At the Grahamsville Library, as the light of the early morning sun fills the sky, Strega Nona, Harry and Harold, Alice and Willie and their buddies emerge from between the pages of the books that hold their stories. With his purple crayon, Harold sketches big fluffy clouds—his specialty—and Willie wakes the late night partiers with his whistles.
Rise and shine, my famous companions, the sun is up and so must you be to begin your storied days. Harry’s eyes are open, gazing into the distance but, I surmise, seeing only a dark dystopian adventure so popular with his youthful generation. I’ll skim the really crazy bad parts.
Alice, in the company of the March Hare and the Cheshire Cat, conjures how to save the Jack of Hearts at his woefully unfair trial. She decides to cut through the political claptrap by calling out the judges, the King and Queen of Hearts: “You’re just a pack of cards!” she shouts. They freeze into their 2-D selves and collapse into a heap with their 50 associates. Thank heavens. In your era, you (eventually) triumph over nutty behavior every time.
In the early AM, Pinocchio’s nose is only slightly longer than it should be. As the day wears on, falsehoods and smears—necessary to legitimize yesterday’s deceits—will likely extend the growth of his proboscis to an obscene length. As it turns out, however, he can choose the ending of his sojourn. Will he live up to his destiny in his first version where he is hanged for his faults? Or will he find redemption and live happily ever after as in his most popular narrative?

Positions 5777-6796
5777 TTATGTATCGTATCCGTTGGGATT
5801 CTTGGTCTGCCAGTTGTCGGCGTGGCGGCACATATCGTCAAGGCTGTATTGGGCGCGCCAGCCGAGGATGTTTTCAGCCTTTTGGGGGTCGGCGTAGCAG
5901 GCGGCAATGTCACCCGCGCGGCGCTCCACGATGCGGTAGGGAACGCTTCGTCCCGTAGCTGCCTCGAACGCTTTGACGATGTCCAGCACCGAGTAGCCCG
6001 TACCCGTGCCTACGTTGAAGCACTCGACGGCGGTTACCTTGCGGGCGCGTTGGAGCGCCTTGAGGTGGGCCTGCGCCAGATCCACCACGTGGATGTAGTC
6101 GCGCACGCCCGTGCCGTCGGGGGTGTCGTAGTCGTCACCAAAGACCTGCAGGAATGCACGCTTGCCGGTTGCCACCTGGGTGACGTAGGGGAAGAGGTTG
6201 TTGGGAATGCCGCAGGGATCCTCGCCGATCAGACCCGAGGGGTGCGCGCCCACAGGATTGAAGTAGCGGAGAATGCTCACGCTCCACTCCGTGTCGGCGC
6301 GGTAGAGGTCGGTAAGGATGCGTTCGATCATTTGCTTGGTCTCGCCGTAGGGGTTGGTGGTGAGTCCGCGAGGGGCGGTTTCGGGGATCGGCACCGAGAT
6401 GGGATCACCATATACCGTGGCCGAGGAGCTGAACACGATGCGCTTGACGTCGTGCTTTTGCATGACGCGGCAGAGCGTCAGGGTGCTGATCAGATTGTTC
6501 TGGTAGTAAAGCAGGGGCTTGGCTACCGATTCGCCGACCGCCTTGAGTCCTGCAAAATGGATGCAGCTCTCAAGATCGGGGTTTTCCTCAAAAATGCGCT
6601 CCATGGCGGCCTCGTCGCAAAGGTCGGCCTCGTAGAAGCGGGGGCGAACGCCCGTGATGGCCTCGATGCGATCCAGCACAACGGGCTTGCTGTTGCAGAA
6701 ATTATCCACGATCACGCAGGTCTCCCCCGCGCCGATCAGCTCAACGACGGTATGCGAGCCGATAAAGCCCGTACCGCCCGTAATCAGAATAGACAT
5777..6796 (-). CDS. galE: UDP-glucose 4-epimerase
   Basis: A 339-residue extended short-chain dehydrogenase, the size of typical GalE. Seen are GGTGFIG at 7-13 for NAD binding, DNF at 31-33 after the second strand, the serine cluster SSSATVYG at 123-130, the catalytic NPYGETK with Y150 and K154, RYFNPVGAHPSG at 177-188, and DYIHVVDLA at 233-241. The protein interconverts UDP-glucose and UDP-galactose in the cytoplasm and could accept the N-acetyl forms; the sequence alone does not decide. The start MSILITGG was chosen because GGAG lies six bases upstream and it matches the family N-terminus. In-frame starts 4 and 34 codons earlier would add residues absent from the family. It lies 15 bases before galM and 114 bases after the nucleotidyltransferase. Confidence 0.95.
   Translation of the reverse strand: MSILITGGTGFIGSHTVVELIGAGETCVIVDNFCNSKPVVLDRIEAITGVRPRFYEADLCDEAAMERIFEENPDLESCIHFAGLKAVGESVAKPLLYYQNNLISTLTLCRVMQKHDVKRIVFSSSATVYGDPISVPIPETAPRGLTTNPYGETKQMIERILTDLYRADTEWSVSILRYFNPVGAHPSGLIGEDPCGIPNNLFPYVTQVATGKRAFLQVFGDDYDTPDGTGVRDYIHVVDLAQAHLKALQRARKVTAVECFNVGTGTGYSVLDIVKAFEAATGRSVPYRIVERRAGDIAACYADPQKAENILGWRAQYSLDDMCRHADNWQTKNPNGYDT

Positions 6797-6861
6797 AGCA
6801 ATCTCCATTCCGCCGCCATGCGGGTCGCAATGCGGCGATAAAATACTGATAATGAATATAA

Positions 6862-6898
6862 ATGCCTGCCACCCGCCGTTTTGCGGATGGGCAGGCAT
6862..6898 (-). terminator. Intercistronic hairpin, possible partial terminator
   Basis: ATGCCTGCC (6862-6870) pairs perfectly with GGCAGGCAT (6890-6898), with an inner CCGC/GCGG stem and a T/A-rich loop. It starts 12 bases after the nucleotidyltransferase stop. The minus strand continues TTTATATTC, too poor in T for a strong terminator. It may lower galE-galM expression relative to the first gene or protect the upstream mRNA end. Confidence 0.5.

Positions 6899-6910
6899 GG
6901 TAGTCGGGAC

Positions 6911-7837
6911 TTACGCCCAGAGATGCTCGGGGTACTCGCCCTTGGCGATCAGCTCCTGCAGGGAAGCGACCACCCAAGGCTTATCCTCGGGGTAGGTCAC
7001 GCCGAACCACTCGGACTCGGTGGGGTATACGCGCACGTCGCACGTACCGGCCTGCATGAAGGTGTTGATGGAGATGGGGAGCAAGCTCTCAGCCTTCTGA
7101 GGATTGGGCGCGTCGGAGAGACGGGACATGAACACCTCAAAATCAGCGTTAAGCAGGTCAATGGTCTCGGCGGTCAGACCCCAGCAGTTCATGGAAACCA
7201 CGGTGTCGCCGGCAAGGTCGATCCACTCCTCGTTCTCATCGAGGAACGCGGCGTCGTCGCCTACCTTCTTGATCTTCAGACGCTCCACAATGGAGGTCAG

Our sorceress, Strega Nona, busy with magic chores most of the night, floats into the day with eyes wide open. The translation of her name –”Witch Grandma”—disturbs at first. Alas, not my favorite label for my kind, but, sigh, little old ladies rarely receive the monikers they favor–like “Glamorous Grandma” or “Graceful Gran.” With her magic, Strega Nona can make pasta for anyone and everyone. Big Anthony, her helper and a psychological sib of Pinocchio, listens to her magic spell and tests it when she goes out of town. He gets it wrong and the pasta pot bubbles out of control. Power destroys, and in this case, absolute power nearly destroys absolutely, churning out enough pasta to drown the village with no end in sight.
Until the ageless star of the story returns just in time. Her magic strategem? To blow kisses over the pot three times. Big Anthony? Strega Nona doles out punishment to fit his crime: he must consume the entire overflow of noodles.
I can think of many pots of destructive power on which I’d like Strega Nona to put the kibosh—and punish the perpetrators by making them responsible for cleaning up their messes.
The day has just begun, my longtime heroes of your fantastic tales. Your plot is yours to edit–shave a little here, embroider over there, but please don’t stray too far from your well loved paths, those journeys we look forward to reliving whenever we meet again.